It might sound less artistic than painting a world, but shooting for reality isn’t boring for Advanced Warfare’s creative team. “I get really excited about hitting reality, because it’s like, ‘Oh my God we’re doing it,’” art director Joe Salud says.
Call Of Duty’s switch to physically based rendering places it alongside Ryse and Star
Citizen in embracing a new kind of art that some believe is the future standard of triple-A game visuals.
“[In our game], that’s the physical material, that’s the actual surface,” he says. “Our shaders, our base textures: they all had to be physically based. Our lighting had to be physical, and then we had to bring in [high dynamic range]. And since we’ve captured everything in HDR, we can ramp the exposure up and down, and it behaves just like a camera would in the movies.
“Reality is your baseline here, but that doesn’t mean reality is what you’re putting onscreen. You can still be stylised with it and you can still present a heightened reality. When you’re distanced from something, whether it’s a controller or movie theatre, you need more impact. Reality alone isn’t enough. You need to enhance the world, make it jump off the screen somewhere. The other part that gives me [a sense of] expression is our design – designing the characters, the weapons, the vehicles. That’s our thing, and I feel our team is really good at that.”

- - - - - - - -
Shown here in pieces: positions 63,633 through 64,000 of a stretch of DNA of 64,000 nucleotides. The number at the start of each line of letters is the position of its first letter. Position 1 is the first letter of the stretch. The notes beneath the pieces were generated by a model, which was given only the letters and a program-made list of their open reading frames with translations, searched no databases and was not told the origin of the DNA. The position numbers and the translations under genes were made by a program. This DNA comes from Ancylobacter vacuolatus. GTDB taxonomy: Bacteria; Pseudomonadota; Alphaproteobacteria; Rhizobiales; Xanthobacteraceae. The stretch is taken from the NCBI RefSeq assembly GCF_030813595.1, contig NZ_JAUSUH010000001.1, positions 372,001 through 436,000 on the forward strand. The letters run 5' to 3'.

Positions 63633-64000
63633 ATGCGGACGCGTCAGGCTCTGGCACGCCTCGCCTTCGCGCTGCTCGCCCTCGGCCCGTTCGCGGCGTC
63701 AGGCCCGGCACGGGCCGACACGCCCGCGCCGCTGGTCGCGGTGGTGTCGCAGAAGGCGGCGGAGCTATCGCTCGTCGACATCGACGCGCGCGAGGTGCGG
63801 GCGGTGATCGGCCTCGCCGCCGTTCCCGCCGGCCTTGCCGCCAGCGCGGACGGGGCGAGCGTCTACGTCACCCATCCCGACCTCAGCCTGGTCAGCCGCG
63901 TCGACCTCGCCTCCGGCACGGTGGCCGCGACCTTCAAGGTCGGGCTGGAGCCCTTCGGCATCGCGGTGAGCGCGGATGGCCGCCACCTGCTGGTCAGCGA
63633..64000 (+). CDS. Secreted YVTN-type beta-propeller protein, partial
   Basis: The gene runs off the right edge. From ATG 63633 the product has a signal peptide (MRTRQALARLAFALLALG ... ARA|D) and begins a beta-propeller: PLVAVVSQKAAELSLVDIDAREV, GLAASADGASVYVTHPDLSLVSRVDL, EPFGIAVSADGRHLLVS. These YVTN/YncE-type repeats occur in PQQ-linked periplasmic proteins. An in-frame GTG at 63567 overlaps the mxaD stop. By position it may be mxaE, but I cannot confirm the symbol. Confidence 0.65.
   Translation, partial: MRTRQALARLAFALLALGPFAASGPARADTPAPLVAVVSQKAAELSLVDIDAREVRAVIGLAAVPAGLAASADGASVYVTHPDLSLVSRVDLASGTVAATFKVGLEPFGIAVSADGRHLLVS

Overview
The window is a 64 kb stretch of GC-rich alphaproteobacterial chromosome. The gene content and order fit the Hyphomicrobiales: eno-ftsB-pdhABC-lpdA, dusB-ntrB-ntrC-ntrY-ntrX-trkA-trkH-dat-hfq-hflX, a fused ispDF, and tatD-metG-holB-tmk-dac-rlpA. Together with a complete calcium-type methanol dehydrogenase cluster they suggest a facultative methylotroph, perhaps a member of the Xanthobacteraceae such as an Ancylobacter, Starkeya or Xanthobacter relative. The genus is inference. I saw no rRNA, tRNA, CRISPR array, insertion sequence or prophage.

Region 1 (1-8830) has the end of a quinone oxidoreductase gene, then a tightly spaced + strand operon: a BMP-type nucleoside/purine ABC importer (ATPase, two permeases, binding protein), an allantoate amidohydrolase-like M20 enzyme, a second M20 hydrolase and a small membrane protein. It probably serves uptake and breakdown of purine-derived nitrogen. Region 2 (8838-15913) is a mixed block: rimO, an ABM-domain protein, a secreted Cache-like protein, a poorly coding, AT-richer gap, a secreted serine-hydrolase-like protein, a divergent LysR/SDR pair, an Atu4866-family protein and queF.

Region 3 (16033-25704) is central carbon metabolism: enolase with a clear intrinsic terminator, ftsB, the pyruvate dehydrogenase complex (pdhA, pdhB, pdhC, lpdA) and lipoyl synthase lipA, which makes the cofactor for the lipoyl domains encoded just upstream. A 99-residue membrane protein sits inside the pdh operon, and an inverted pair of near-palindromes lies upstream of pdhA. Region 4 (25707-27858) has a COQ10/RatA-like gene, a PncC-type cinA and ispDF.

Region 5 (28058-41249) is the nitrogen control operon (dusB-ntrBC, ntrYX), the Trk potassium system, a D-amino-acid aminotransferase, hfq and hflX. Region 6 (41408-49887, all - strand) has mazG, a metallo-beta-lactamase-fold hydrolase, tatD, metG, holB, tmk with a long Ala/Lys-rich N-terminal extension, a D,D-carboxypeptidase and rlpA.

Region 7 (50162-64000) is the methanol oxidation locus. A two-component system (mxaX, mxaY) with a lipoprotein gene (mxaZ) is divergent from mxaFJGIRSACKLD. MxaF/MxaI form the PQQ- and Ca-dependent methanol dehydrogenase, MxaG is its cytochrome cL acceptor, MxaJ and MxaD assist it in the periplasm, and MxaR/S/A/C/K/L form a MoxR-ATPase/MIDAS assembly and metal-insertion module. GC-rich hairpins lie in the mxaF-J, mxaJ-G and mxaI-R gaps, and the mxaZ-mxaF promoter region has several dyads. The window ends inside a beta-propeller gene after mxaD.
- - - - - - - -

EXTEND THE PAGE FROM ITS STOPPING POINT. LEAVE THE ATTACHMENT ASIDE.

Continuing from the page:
Developing future technologies and talking with special forces led Salud’s team to invent solutions to real-world problems, such as the ‘3D Printer Gun’, which is designed to manufacture ammunition on the fly from lightweight canisters of liquid metal. But the bulk of artistic development time and effort was invested in the game’s signature EXO suits.
“We had hundreds and hundreds of iterations,” Salud says. “We think about how it articulates, moves and functions. It took like a year just to design it, because everybody is a critic [and we needed different generations]. When it first starts out, it’s going to be bulkier. It has a whole fictional history [attached].
“The art is not necessarily on the granularity of the actual material, but in the design of what we’re actually making. We’ve become like guys who design chairs… We’re not making the leather any more, but we’re still designing everything about the chair. That’s actually where the real art is.”